I always imagined that when one of our hearts would break, the other’s would shatter too.
While my sister Evette and I have two separate hearts, we share a chest, a torso, and a vulva. We share most other things as well — like this one-bedroom apartment on the East side, Pollack prints covering exposed brick.
But we do not share everything. Her hair is slightly darker than mine. Mine more the color of wheat.
Evette likes to go out to the clubs, to drink and flirt. I’ve had to learn how to dance. I like to read on the sofa by the window so the sun can fall on my skin; the warmth comforts. Evette naps.
When Evette makes love to her boyfriend Lance, I don’t speak. I close my eyes and turn my head.
His sweat and cologne inundate my senses like ocean waves taking me under. His body is heavy. Sometimes he grabs my breast, thinking it belongs to Evette. I pretend not to enjoy his touch. I bite my lip and squelch my cries when we come.
We are two individuals, we are one.
Evette and I had a bad argument once when we were eight. I made my side of our body limp. She had to drag me around for hours. At eleven, Evette broke her arm in gym class, so I did her homework, fed her, and brushed her teeth.
Lance recently brought his friend Christian along for a double date, classic dinner and a movie. Christian, lanky with a bit of a hook nose. He smiled and laughed at my jokes but glanced at his phone every other sentence.
Lance can’t take his eyes off Evette, and her squeaky laughter makes my ears ring. The double date ends with a hasty kiss on the cheek from Christian and a lingering embrace from Lance. I imagine Lance inside me, inside us, as he gets into his gleaming black Mustang, engine roaring and tires squealing as he speeds away.
That night, I wait until Evette starts to snore before I allow myself to cry, softly so as not to wake her.
We are one body, but we are not the same person.
We work at a start-up tech company as programmers. We write lines of code faster than most of the guys on our project team.
On Evette and Lance’s second anniversary, a big bouquet of red roses shows up at the office. Two dozen. A note says that he’ll cook a special dinner tonight at our place.
Evette convinces me to leave work early to get ready. We wear our lace underwear and don our slinky black cocktail dress. We paint our lips the same color of crimson and curl our hair the same way.
We look in the mirror. Evette primps her hair. A smile widens and deepens. I force a grin, lips barely curled.
We are sisters, but we are not the same.
Lance arrives in a cyan dress shirt and dark blazer that makes his blue eyes burn with electricity; his arms full of ingredients for an Italian feast.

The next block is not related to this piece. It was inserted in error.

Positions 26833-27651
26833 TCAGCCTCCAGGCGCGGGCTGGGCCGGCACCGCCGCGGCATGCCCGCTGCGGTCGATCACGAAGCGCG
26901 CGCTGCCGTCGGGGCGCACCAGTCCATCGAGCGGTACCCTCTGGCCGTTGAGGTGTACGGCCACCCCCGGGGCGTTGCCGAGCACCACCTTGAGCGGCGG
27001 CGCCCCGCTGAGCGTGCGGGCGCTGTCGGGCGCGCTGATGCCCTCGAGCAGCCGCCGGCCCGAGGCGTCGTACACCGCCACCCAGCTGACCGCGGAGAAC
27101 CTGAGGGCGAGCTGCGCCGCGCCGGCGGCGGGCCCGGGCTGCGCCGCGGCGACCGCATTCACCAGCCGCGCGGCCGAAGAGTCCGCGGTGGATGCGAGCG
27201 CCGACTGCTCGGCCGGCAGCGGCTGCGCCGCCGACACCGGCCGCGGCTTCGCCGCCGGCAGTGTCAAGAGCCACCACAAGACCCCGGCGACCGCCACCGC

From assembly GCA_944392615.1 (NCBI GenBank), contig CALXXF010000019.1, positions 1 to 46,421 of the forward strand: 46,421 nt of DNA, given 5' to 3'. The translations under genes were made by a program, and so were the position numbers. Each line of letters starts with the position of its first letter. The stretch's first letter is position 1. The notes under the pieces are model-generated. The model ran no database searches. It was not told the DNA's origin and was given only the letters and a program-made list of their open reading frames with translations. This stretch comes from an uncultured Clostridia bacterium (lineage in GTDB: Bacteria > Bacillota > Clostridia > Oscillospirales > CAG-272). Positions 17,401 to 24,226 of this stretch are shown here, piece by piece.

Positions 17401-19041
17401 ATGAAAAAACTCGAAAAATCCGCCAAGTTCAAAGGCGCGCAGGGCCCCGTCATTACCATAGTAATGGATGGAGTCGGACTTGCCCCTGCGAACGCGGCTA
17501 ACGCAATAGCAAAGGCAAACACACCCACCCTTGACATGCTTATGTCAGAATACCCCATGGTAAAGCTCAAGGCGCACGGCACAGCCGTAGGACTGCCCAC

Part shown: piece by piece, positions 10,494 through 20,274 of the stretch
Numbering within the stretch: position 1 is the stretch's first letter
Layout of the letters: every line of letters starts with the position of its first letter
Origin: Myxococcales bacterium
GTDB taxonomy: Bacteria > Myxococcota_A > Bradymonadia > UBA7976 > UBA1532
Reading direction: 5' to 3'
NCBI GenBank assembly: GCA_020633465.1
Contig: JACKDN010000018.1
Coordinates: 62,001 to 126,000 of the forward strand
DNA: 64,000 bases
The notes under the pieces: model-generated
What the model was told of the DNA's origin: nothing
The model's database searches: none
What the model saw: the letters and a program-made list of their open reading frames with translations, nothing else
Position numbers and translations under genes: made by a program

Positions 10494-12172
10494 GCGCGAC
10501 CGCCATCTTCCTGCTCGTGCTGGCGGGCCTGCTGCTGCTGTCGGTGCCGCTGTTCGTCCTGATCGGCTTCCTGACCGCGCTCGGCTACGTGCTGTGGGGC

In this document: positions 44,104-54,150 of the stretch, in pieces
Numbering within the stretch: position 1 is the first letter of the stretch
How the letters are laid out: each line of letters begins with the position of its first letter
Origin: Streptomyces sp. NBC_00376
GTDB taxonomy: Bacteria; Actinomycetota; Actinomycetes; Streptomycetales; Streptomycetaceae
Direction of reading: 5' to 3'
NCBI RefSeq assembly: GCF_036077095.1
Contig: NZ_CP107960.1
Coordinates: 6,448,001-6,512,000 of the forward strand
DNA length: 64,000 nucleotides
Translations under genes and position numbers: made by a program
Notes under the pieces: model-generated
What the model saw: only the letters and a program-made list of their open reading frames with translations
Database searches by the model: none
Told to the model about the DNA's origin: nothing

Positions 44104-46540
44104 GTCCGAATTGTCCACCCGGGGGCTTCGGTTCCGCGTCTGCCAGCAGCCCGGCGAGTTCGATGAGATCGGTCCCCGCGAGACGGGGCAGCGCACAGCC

The smell of marinara and garlic soon waft through the apartment. He whistles as he prepares Evette’s favorite meal, vegetable lasagna. Candles are lit, and the room dimmed.
He smiles at us both and says that he’ll get us glasses of Riesling from the kitchen. Then we’ll toast.
As he leaves, I can feel Evette quake; she smiles at me and whispers in my ear like she used to do when we were kids.
“Aren’t you just crazy about him? I think I’m in love Erin, I really am.”
He reenters the dining room holding three wine glasses; a ring placed in Evette’s glass. He bends down on one knee and asks her to marry him. Her eyes glisten and say yes.
We all embrace, Lance holding us tight, my arm weakly touching his back then tighter, my face buried into one of his shoulders. I take in his scent, his musky cologne rushes at me as my tears start to wet his blazer.
We finally part and Lance places the ring on Evette’s finger, the diamond throwing off a kaleidoscope of candle light. We drink the bottle of Riesling and eat our meal.
Later, Lance makes love to Evette, our bodies writhing, almost manic in our urgency. My nipple erect, my flesh shivering at his errant touches.
After we finish, Evette and Lance soon fall asleep, their snoring sonorous in the quiet dark.
But I can’t sleep. I listen to the rain patter on the roof and the wind that batters our window.
I want to run from the bed, lock myself in the bathroom, and wail at the top of my lungs.
But I can’t. Never could.
We are sisters, never apart.
I glance over to Evette, the moonlight streaming through the window bathes her face. She seems to smile even in her sleep.
I choke back tears and remain silent, the air cool on my bare skin.
Evette’s heart beats wild and free and full while mine cracks and splinters and withers.
It’s all right.
We are sisters, we are one.
Scott Paul Hallam is a short story author living in Pittsburgh, PA. His work has recently appeared in Night to Dawn magazine. He has his Master’s in English Literature from Duquesne University and first fell in love with the written word when his dad would read him stories by Edgar Allan Poe as a kid. You can follow him on Twitter at @ScottHallam1313.